Writing Careers – Goodreads Contributor

Do you love to read, and can’t wait to tell everyone about the latest book you’ve picked up? Are you forever curious about the author behind the book, and wonder why they were inspired to write the story, or create the characters they did? Do you have a gift for interviewing people? If so, contributing to an online platform or book-related publication may be a great fit for you. Scroll down to read what it’s like to be a Goodreads Contributor from a professional in the field, Catherine Elsworth. One thing about Catherine she doesn’t mention below? She is incredibly easy to talk to, and can make even the most introverted person feel comfortable opening up. Thank you for sharing your expertise, Catherine!

How did you get started as a Goodreads Contributor?

I first started writing for Goodreads about six years ago. I’ve worked as a journalist since my early twenties, first on a local newspaper in the UK, where I’m from, and then on a national newspaper in London. In 2004, I moved to the US to become the paper’s Los Angeles correspondent and I’ve been here ever since. The correspondent job involved lots of travel and reporting on news stories from across the western half of the US and beyond. There was also a lot of feature writing and interviewing. After I had my kids I stopped working as a foreign correspondent and started to freelance, writing articles for a variety of publications both in the UK and the US. Through contacts I was introduced to one of the editors at Goodreads and she asked if I’d like to interview an author for them.

I was really excited as reading and books are a real passion for me and I love talking to authors about their work. The first writer I interviewed for Goodreads was Anita Shreve about her 2013 book Stella Bain. Since then I’ve interviewed Jennifer Egan, Maria Semple, Toni Morrison, Tara Westover, Lisa Genova, Isabel Allende, Pierce Brown, and many other writers.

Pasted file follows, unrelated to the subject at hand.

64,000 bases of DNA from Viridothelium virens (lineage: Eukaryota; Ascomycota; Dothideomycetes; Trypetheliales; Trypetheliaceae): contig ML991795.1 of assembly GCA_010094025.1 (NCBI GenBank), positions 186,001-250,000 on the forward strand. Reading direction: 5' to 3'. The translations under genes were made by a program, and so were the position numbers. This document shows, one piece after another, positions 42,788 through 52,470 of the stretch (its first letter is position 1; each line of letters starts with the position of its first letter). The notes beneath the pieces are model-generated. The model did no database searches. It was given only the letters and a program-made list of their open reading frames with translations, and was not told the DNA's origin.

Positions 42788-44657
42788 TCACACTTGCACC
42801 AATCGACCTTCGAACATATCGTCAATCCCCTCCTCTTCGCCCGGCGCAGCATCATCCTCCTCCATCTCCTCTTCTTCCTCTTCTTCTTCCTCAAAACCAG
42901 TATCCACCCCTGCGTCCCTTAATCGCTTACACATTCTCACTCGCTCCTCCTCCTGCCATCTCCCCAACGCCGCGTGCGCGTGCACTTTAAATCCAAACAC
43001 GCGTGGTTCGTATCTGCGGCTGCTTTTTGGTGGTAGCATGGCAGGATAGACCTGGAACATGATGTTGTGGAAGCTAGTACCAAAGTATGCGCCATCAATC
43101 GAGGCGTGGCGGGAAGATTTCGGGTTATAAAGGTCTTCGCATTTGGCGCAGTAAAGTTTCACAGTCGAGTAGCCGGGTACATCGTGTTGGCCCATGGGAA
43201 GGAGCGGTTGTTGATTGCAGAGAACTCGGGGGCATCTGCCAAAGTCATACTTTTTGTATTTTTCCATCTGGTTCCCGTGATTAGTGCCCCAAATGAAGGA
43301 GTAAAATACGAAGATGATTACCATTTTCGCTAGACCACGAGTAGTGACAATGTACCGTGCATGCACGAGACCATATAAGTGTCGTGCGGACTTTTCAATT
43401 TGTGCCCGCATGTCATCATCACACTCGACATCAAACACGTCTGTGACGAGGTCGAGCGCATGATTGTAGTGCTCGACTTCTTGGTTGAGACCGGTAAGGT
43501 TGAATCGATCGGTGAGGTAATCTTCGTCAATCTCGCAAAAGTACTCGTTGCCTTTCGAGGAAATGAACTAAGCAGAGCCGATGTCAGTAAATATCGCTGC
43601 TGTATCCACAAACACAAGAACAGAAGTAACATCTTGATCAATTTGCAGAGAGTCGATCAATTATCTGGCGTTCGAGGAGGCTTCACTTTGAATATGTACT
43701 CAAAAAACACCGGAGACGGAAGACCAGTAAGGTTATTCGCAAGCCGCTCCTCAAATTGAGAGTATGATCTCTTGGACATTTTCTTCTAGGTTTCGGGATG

What is a typical day like?

It’s easier to describe a typical project rather than a day as my days vary so much. Once I’m assigned an interview, I’ll liaise with the author’s publicity team to get an advance copy of the book – the interviews I do are pretty much always linked to a new book that’s about to come out. They will send me a galley of the book, as it’s called, and I will read that and make some notes about the kinds of questions I plan to ask during the interview. I’ll also research the author more generally, reading previous interviews they may have done, reading reviews of any other books they’ve written, and, if I’ve time, reading those books. I’ll draw up a list of questions and plan a structure for the interview so we can cover everything I need in the allotted time. I’ll try not to include too many questions about things the author has said several times in the past, unless it’s really pertinent to the book. I always try to get as much new information as I can, although this isn’t too hard when authors are talking about a new book.

A date will be set for the interview and then I’ll talk to the author on that day. I take shorthand notes but also record the interview in case I miss anything. The interviews are great fun as I find it fascinating listening to authors speak about their creative process, idiosyncrasies, inspirations etc. Afterwards, I’ll transcribe the interview and then go through and figure out what I want to include in the final piece and what I can leave out. I then write an introduction to the interview that gives information about the author and their new book. When I finish editing the interview, I’ll send it over to my editor at Goodreads and wait for feedback.

What training, education or preparation would help prepare someone for your job?